What is Cookie?


First of all, Cookies are the small text files, given ID tags that are stored on a user’s computer's browser directory or program data subfolders. As you may know, these small files are usually created when one use their browser to visit a website, which uses cookies. Actually, there are a lot of reasons to use cookies. To make things easier, cookies used in order to keep track of your movements within a website, help you to restart where you left off, remember your registered login, theme selection, preferences, and other customization functions. In a word, cookies just make your online search more comfortable.

Talking about the mechanism of cookies’ work, the website stores a corresponding file, which has the same ID tag, to the one that was set directly in your browser, so that is why this file they can track and keep various info on your movements within the website and any information you may have voluntarily given while visiting an online project. Such as your name, login, email address, phone number, search history and much more.

Basically, there are 2 main cookies types that are the session cookies and the persistent ones. In a word, the first ones are passing, so they are created temporarily in a subfolder of one’s browser when they are surfing through a site. It means that the session cookies deletes just after you have left a website. In contrast, the persistent cookies remain in one’s browser’s subfolder. Thus, as soon as you visit the site, which has created a particular cookie file, these cookies are activated all over again. As a result, such files remain in the subfolder for the duration period set within the cookie's file. By the way, it is possible to control the visibility of cookies after they were created. One can easily do it by setting the ‘root domain’ of these cookie files. As a result, the files will be accessible to any URL, which belongs to that root. To illustrate, let’s imagine that your root may be set to “example.com” and all its cookie files will be open for all the websites in “www.example.com”, “xyz.example.com” or simply “example.com”. Actually, it may be used to let the related pages to communicate with each other. Still, there will be no possibility to set this root domain to some ‘top-level’ domains. For example: “.co.uk” or just “.com”, as it could allow widespread access to the cookie. In the end, keep in mind that by default the cookie files are visible to all the paths in their domains. On the other hand, you can restrict or subpath the cookies at the time of the creation. For example, the result will look like “www.example.com/images”.

Well, now you know the meaning of cookie. Still, I have prepared for you a list of cool articles that may also be helpful. Thus, if you would like to get more information about the subject of this post, don’t forget to view out the next pages: HTTP cookie, all about cookies, what are cookies, cookie checker, HTML5 web storage introduction and online tools to test your website browser compatibility.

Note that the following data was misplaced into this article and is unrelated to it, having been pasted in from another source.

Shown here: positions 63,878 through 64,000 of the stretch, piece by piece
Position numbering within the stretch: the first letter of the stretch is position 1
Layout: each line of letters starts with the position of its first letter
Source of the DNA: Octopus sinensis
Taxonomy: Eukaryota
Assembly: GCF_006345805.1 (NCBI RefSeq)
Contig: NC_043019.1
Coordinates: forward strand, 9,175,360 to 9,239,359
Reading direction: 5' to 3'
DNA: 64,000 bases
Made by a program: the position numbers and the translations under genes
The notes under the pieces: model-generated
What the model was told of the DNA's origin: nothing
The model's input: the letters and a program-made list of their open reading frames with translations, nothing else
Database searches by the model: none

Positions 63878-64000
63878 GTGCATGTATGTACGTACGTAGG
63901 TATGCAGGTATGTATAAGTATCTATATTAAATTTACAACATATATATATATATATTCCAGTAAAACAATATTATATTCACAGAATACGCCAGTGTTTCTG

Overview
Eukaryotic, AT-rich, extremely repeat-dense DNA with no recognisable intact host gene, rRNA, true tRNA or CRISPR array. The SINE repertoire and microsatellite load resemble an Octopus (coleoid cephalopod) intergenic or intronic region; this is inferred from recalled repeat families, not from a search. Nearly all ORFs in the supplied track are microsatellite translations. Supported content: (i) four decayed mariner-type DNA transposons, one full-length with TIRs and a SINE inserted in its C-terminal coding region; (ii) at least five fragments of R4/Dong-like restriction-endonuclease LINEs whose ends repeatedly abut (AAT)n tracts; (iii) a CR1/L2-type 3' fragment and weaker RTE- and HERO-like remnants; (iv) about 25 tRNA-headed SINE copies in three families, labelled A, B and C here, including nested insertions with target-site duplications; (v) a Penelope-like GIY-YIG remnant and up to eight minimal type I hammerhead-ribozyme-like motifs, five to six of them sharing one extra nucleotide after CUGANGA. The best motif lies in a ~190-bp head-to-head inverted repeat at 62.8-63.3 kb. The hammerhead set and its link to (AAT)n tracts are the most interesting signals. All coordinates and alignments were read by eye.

All in all, don’t hesitate to leave all your thoughts and questions in the comments below this post. Furthermore, I would like you to tell me your own definition of cookie! Maybe you have something to add? For these simple reasons, just leave your comment below!

Finally, it’s time to learn other terms that are related to cookies!

Related terms:

References and further reading: WWW, SEO, tracking cookies, web browser.

  • World Wide Web(WOW) is a network of online content that is formatted in HTML and accessed via HTTP. Basically, this term refers to all the interlinked HTML pages that can be accessed over the Internet. By the way, the World Wide Web was originally designed in 1991 by Tim Berners-Lee while he was a contractor at CERN. Needless to say, today World Wide Web is most often referred to simply as "the Web."
  • SEO (Search Engines Optimization) is the name of the process that makes some websites or some web pages visible in the web search engine’s unpaid results.
  • Tracking cookies – some commercial websites include embedded advertising material which is served from a third-party site, and it is possible for such adverts to store a cookie for that third-party site, containing information fed to it from the containing site - such information might include the name of the site, particular products being viewed, pages visited, etc. When the user later visits another site containing a similarly embedded advert from the same third-party site, the advertiser will be able to read the cookie and use it to determine some information about the user's browsing history. This enables publishers to serve adverts targetted at a user's interests, so in theory having a greater chance of being relevant to the user. However, many people see such 'tracking cookies' as an invasion of privacy since they allow an advertiser to build up profiles of users without their consent or knowledge.
  • A web browser is the name of the software program that allows a web user to locate, access, and display different web pages. As you may know, these days in common usage a web browser is usually shortened to "browser." Talking about their main functions, browsers are used primarily for displaying and accessing websites on the Internet, as well as other content created using Hypertext Markup Language (HTML) and Extensible Markup Language (XML), etc.